The dunes must be rebuilt after being wiped out by Hurricane Matthew in the fall.
The timing of the project during the busiest time for our beaches is not ideal and is beyond Ocean Lakes’ control.

“We wish we could have it scheduled at another time, but the Army Corps of Engineers set that schedule,” said Lance Thompson, Vice President and General Manager of Ocean Lakes Family Campground. “We are kind of at the mercy of the Army Corps of Engineers.”

Corps officials said several factors led to the work starting in July, including the federal emergency funding that must be used as soon as possible and the availability of the dredge.

The Corps acknowledges that the construction “will cause temporary inconveniences to people using these stretches of beach for recreation. However, beginning the construction project now enables the major, long-term benefits of protecting people and property from storm damage to be realized as soon as possible,” Project Manager Wes Wilson said in a news release.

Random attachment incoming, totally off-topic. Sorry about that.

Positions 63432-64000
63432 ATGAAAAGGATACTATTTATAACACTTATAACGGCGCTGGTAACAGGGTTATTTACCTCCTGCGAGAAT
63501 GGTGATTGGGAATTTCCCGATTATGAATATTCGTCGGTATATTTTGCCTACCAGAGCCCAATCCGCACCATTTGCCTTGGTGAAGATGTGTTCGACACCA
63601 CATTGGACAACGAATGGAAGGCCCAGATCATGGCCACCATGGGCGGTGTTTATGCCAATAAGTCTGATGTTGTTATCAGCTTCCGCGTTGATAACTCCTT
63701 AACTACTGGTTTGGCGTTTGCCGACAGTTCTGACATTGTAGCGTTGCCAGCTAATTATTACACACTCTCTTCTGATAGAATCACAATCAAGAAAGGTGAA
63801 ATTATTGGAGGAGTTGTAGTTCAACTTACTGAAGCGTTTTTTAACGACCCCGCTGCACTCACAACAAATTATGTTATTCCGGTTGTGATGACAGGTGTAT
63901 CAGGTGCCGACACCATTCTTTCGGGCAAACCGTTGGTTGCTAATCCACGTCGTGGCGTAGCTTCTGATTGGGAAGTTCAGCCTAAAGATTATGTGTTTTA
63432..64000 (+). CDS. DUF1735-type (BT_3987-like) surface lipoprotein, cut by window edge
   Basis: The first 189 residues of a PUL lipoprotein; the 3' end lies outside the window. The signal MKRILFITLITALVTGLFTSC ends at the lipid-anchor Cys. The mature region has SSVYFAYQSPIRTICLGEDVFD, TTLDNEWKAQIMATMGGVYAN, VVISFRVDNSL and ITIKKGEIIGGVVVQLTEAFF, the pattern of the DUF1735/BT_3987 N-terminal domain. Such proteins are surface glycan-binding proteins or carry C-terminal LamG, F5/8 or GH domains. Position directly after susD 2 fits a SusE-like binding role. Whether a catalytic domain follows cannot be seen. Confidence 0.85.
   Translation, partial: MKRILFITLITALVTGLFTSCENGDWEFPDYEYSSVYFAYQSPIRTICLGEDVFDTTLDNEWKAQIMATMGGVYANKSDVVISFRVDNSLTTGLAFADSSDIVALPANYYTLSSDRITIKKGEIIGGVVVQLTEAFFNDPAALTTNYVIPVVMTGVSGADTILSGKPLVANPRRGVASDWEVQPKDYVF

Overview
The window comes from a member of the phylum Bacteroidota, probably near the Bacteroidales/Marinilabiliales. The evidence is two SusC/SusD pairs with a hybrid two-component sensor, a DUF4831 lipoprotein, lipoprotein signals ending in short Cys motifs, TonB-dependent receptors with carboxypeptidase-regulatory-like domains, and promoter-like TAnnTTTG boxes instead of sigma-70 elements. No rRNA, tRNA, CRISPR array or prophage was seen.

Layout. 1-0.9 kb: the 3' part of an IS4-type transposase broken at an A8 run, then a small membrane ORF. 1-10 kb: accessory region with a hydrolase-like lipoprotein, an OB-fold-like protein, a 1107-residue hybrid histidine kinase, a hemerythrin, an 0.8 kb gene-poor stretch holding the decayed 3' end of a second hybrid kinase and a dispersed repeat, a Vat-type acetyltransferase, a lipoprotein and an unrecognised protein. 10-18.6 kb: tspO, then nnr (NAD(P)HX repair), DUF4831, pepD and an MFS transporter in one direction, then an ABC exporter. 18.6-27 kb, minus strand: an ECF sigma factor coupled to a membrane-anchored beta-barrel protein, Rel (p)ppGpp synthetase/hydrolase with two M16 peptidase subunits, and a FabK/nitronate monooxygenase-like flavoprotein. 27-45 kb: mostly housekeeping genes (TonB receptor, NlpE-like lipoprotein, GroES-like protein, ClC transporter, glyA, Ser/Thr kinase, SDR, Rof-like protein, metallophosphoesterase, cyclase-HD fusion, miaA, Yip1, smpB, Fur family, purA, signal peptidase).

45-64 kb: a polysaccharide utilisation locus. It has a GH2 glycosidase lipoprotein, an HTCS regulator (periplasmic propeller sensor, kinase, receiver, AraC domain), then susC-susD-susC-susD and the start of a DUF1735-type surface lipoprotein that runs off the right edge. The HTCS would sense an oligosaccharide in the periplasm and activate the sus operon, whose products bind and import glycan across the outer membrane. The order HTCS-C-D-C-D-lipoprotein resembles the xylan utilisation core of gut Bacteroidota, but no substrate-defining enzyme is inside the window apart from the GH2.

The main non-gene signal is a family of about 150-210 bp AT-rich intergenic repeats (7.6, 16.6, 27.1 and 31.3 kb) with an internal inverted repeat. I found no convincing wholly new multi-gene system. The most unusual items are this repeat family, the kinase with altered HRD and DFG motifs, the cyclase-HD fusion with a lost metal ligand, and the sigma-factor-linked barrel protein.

Beach-goers should use caution near the work area. Use crossover ramps to get over the pipelines that will run along the beach outside of the fenced area and stay away from lines.

Ocean Lakes has encouraged guests to stay off the temporary dunes until the renourishment could be done, adding signs to the oceanfront reminding guests as their feet hit the sand.
Ocean Lakes installed signs along the oceanfront earlier this summer encouraging beach-goers to stay off the dunes.

Once the beach from Surfside Beach Pier to Myrtle Beach State Park is complete, crews will renourish the area south of the Surfside pier to Georgetown County and then in North Myrtle Beach.

The beaches need work after taking a beating from Hurricane Matthew in the fall. The storm wiped out the dunes by Ocean Lakes and in many other parts of the beach.


Hurricane Matthew wiped out the dunes on the beach by Ocean Lakes Family Campground, as seen in this file photo taken a day after the storm hit in October.

Federal emergency beach rehabilitation funding from Hurricane Matthew is helping pay for the work.


“We wish it was at a different time, but it definitely needs to be done. Everybody can recognize that,” Thompson said.